The results of the runoff of the presidential elections in Ecuador show the winner as the wealthy heir Daniel Noboa, 35 years old, candidate of the National Democratic Action (ADN) alliance and son of oligarch Álvaro Noboa, who on five occasions sought the Ecuadorian presidency without success. According to data from the National Electoral Council (CNE), with 93.02% of the valid votes counted, Noboa reached 52.21% of the votes (4,983,195), while Luisa González from the Citizen Revolution movement (RC) got 47.79% (4,561,646).
“Ecuador has practically Daniel Noboa Azín as president,” said CNE President Diana Atamaint in a press conference after over 90% of the votes were counted. Noboa obtained the position that his father, Álvaro Noboa, sought five times (1998, 2002, 2006, 2009 and 2013) without success.
“Today, we have made history. Ecuadorian families chose the new Ecuador. They chose a country with security and employment. We are going for a country of realities where promises do not remain in the campaign, and corruption is punished. Thank you, Ecuador,” was the first message of the president-elect on his social media accounts.
Noboa was supported in this process by the ADN alliance, which comprises the People, Equality, and Democracy movements (PID, of Arturo Moreno, cousin of former president Lenín Moreno) and Mover, previously known as Alianza PAIS.
These presidential elections were called after the president of the South American country, Guillermo Lasso, decreed mutual death and dissolved the National Assembly last May.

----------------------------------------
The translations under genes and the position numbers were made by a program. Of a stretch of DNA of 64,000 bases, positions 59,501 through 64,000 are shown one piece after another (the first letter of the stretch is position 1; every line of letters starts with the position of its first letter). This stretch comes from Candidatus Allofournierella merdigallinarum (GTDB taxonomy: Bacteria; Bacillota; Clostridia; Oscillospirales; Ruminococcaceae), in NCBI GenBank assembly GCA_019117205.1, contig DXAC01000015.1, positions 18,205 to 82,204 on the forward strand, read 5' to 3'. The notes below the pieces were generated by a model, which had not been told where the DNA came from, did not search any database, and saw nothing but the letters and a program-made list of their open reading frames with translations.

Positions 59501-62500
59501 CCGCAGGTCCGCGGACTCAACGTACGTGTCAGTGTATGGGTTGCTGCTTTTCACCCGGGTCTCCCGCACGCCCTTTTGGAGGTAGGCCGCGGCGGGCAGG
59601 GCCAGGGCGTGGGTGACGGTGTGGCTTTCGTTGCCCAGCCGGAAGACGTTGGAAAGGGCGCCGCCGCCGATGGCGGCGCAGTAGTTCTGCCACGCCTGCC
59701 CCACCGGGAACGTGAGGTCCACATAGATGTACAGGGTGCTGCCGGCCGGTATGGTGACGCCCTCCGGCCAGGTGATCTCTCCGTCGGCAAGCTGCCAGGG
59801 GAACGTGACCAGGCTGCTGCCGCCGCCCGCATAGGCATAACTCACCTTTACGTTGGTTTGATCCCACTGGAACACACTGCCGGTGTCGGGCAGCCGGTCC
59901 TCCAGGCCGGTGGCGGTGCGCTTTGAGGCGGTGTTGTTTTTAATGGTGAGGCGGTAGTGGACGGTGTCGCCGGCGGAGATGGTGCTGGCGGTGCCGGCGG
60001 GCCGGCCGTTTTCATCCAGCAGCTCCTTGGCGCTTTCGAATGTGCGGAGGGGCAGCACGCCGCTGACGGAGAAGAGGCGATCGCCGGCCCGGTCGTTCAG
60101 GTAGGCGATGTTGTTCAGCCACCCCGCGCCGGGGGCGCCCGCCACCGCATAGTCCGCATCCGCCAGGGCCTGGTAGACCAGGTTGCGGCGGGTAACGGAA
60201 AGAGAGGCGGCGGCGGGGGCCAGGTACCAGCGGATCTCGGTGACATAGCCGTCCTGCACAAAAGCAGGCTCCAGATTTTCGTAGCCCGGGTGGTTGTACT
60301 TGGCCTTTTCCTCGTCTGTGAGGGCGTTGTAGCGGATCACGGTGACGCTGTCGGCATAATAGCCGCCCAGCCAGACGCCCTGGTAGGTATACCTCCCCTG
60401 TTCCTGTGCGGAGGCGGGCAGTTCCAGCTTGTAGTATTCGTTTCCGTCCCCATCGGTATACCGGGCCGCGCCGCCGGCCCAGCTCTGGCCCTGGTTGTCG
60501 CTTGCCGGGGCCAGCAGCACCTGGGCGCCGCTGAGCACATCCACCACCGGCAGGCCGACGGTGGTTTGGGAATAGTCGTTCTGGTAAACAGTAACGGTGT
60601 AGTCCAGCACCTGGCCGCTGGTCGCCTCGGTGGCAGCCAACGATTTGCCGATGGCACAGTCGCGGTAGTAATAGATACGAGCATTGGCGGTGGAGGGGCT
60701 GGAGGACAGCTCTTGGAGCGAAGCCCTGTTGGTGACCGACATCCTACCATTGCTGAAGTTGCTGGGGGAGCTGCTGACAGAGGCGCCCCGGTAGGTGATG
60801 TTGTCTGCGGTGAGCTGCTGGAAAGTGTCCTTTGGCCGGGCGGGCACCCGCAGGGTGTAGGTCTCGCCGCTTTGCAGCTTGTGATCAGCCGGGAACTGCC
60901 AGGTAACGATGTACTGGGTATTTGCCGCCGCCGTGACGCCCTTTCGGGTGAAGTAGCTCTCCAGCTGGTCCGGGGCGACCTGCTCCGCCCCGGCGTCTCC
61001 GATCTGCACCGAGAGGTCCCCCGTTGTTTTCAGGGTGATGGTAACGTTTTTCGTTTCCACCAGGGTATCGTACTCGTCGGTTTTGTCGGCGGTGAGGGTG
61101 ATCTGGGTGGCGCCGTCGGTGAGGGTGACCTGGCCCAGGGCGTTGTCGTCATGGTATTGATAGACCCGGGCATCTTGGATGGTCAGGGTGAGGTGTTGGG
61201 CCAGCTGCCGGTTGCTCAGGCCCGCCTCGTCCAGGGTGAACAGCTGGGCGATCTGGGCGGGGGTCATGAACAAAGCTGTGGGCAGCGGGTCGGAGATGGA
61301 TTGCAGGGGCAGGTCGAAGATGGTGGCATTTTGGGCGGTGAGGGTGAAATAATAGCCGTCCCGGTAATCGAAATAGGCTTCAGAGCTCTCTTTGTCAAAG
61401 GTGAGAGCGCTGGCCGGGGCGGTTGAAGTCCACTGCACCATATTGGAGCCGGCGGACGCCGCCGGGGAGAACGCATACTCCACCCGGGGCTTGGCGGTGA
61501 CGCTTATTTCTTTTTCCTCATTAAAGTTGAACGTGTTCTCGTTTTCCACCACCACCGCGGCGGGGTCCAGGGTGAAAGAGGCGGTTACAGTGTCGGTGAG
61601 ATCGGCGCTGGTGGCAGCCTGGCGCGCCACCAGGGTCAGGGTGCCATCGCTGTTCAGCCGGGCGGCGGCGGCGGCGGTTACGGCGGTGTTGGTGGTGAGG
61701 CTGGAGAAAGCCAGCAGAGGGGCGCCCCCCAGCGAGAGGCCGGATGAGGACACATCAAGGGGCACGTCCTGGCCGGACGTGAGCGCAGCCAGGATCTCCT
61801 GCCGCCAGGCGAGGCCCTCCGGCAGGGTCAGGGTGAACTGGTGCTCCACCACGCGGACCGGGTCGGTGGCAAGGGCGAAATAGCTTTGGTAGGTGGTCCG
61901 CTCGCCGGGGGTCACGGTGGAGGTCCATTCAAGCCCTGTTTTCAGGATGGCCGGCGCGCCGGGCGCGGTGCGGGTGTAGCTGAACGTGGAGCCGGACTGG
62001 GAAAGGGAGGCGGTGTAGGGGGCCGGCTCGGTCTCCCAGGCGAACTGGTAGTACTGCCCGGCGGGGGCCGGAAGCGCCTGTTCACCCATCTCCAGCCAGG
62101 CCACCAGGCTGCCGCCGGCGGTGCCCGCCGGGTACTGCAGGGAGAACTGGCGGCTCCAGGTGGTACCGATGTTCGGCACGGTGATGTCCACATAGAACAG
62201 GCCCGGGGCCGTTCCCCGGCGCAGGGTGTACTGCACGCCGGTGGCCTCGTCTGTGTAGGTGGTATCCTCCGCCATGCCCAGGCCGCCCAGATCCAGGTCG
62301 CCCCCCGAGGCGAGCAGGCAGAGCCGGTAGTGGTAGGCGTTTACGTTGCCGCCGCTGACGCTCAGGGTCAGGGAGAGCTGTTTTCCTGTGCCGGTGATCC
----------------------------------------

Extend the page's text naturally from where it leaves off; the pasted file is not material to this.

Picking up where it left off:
As these are early elections, Noboa will only govern until May 2025, completing the period that Lasso began in 2021.
Daniel Roy-Gilchrist Noboa Azín, at 35 years old, is the minimum age to run for president. He was born on November 30, 1987 in Guayaquil. He studied business administration at the NYU Stern School of Business, obtained a degree in Public Administration at Harvard Kennedy School, and has a master’s degree in Governance and Political Communication from George Washington University. He is currently married to Lavinia Valbonesi and has two children.
His father, known as Alvarito, is considered one of the wealthiest people in Ecuador, with a fortune exceeding one billion dollars. He is the head of his eponymous corporation, which includes banana businesses, maritime transportation, and real estate, among other areas. In the family company, Daniel Noboa held the position of shipping director. Previously, he was commercial director until June 2018.
He entered politics in 2021, when he was elected National Assembly deputy for the province of Santa Elena, occupying the position of president of the Economic, Productive and Microenterprise Development Commission. He held that position until last May when Lasso dissolved Parliament.
Recently, the Brazilian media outlet Folha de São Paulo revealed that Noboa controls at least two offshore companies—Lanfranco Holdings SA and Festil Investments SA—in Panama. Ecuador’s Internal Revenue Service (SRI) considers Panama a tax haven.
According to the Organic Law for the Application of the Popular Consultation, also known as the Law of the Ethical Pact, approved after a popular consultation in 2017, candidates for popularly elected public positions are prohibited from “being direct or indirect owners of assets or capital, of any nature, in jurisdictions or regimes considered tax havens.”
Likewise, 21 Ecuadorian organizations condemned the presidential candidate for evading taxes in Ecuador. According to the complaint, based on information from the SRI from 2009 to 2013, Noboa did not make Income Tax declarations. However, he paid $33,578.32 for foreign exchange outflow tax (ISD) in that period. Meanwhile, from 2014 to 2023, he had a “modest” tax payment, “surprisingly” paying $88,491.39 in ISD.
“That is, in 14 years—as recorded in the SRI—candidate Noboa has paid ISD a total of $122,069.71. How much money did he take abroad? He transferred approximately $2.1 million to his foreign accounts,” said the organizations, who consider that “there is a clear case of [tax] evasion.”
Translation: Orinoco Tribune